Who can join? You! Anybody who wants to get fit and healthy and enjoy doing so with theirs/other peoples dogs! How can you join? Register as a member for FREE and choose the events you attend. What happens at Big Walkies? From 40 minutes to 2 hours walk in accessible green space in Cambridgeshire with your/other peoples dogs. Why should I join? To get socialised, fit, healthy, feel a sense of community, have fun with your/other peoples dogs, get outdoors, feel safe, make friends……. and many more reasons! When do you meet? Weekly, fortnightly, monthly – you choose!!
Big Walkies holds numerous events in Cambridgeshire. Visit www.bigwalkies.org.uk for more information or to register as a member for free!
As Big Walkies is a community group and not funded, they welcome a donation at the end of their events (suggested £1). However, this is a donation and you are not expected to pay this.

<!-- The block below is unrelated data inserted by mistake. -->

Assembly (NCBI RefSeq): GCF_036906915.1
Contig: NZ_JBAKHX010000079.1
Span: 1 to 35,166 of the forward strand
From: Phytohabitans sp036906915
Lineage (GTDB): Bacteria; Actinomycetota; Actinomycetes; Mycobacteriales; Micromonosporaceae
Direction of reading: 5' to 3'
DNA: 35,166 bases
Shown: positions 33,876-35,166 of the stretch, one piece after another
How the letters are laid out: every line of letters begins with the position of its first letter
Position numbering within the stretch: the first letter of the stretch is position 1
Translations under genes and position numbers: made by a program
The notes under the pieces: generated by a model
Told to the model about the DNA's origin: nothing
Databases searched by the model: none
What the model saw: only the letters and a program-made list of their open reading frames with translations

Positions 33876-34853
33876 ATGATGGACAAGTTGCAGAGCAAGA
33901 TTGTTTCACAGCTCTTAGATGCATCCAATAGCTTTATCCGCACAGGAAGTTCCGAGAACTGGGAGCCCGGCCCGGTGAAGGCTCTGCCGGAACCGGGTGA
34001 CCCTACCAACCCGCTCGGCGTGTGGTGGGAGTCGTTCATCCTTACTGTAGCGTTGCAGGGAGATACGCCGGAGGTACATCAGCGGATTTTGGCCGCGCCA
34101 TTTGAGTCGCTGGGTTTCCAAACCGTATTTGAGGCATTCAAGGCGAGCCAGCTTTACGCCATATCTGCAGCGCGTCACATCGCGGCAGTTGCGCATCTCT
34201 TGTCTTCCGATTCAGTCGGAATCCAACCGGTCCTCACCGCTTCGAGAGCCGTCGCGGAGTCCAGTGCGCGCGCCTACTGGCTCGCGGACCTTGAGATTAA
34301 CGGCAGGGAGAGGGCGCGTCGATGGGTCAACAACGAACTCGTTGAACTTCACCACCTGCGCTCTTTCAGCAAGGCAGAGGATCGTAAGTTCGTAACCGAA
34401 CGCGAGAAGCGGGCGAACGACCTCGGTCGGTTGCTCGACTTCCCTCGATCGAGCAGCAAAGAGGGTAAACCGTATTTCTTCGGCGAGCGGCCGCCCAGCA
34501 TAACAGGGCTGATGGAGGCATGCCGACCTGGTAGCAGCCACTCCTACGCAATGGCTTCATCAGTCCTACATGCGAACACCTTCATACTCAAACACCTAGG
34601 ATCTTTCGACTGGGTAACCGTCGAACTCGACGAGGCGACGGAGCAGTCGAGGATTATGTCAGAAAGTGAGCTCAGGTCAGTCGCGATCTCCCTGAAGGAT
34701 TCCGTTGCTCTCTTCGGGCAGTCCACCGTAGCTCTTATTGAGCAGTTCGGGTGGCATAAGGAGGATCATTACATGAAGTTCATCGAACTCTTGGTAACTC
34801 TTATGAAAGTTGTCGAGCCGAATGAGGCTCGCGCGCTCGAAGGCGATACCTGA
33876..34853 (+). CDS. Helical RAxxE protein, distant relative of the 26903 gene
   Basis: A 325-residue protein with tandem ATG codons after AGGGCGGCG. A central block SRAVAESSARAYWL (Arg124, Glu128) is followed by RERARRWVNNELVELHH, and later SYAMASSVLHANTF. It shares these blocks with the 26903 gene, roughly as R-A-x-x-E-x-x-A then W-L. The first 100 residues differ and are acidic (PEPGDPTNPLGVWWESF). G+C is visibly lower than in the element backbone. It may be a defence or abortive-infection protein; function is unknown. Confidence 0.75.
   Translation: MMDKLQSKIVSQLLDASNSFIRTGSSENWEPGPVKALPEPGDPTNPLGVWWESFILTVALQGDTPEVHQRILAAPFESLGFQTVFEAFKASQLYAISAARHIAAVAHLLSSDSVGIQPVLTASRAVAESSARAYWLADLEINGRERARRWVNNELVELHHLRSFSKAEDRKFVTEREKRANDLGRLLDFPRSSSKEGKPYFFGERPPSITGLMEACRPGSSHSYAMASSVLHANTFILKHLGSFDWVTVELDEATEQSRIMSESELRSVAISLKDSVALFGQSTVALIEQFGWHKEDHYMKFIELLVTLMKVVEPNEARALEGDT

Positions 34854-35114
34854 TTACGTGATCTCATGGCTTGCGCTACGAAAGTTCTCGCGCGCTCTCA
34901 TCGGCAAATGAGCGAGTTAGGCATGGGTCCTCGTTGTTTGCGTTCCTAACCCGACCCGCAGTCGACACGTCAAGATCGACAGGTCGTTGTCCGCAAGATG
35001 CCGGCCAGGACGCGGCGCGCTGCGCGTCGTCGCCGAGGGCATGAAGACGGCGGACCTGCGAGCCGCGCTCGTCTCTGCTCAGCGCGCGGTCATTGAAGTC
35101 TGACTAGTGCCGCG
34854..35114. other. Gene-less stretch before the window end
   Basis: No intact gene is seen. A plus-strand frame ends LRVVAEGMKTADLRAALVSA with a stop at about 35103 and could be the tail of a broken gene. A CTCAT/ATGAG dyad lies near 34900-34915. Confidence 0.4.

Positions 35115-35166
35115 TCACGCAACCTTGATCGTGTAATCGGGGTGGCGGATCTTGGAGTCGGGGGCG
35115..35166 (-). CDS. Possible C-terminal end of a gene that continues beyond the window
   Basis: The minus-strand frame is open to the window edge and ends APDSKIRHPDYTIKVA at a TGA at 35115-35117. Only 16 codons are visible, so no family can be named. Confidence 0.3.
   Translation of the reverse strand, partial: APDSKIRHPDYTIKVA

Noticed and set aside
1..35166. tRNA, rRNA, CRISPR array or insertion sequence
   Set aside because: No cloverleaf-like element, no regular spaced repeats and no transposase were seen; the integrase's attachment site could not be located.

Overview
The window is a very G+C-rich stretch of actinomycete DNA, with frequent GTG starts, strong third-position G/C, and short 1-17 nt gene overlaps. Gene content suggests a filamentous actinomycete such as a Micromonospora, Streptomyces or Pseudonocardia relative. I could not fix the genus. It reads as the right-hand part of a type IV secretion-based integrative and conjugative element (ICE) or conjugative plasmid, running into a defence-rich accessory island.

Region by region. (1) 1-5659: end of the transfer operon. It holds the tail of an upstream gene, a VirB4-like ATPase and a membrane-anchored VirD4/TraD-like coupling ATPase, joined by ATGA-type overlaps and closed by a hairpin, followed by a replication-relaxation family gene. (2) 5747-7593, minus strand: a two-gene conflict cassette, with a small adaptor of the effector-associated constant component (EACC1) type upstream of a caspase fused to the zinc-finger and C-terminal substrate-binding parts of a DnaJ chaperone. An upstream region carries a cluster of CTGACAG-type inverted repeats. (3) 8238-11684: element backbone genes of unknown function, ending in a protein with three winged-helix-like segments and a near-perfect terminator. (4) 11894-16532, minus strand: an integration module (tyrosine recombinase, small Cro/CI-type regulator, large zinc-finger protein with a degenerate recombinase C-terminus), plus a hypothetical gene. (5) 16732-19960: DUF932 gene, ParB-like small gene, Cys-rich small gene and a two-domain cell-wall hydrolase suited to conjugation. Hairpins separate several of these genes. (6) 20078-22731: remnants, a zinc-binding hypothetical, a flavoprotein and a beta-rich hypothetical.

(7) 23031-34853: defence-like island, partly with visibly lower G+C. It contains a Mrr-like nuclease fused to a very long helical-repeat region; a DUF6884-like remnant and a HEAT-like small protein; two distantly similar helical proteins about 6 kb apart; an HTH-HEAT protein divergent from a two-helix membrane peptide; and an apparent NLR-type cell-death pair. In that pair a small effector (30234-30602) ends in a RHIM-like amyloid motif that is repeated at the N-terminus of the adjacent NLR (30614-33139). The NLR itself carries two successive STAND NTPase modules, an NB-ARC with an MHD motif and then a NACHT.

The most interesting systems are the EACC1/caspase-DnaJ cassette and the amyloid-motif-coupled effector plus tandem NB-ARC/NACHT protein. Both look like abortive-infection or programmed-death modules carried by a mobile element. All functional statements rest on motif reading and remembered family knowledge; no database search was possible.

Take your first steps towards a healthier lifestyle for you and your dog and join now ……. it’s FREE!
A lot of us have super friendly cats – when they want to be. They enjoy fuss on their own terms. Some are all over us and can’t cope when we decide we want to sleep, racing around the house and peering into our snoozing faces. How can we make sure those cats are kept happy so that behaviour issues don’t develop?
A stressed cat will show it by toileting out of their tray, spraying up furniture, hiding, fighting with other cats, and sleeping a great deal (more than you even thought possible). They hide so many signs that often when I am called in to help, the problem has become so big that it takes a long time to help resolve.
Helping a cat with issues doesn’t always have to cost you time and energy. If cats don’t get along in the house, you can do a lot to help them. Cats like places to get up and away from each other, and often will prefer coming and going through separate exits of the home, or at different times. With a bit of planning, you can help each cat to have their own space, because location is very important to cats. And, surprise surprise, they don’t like to share very often.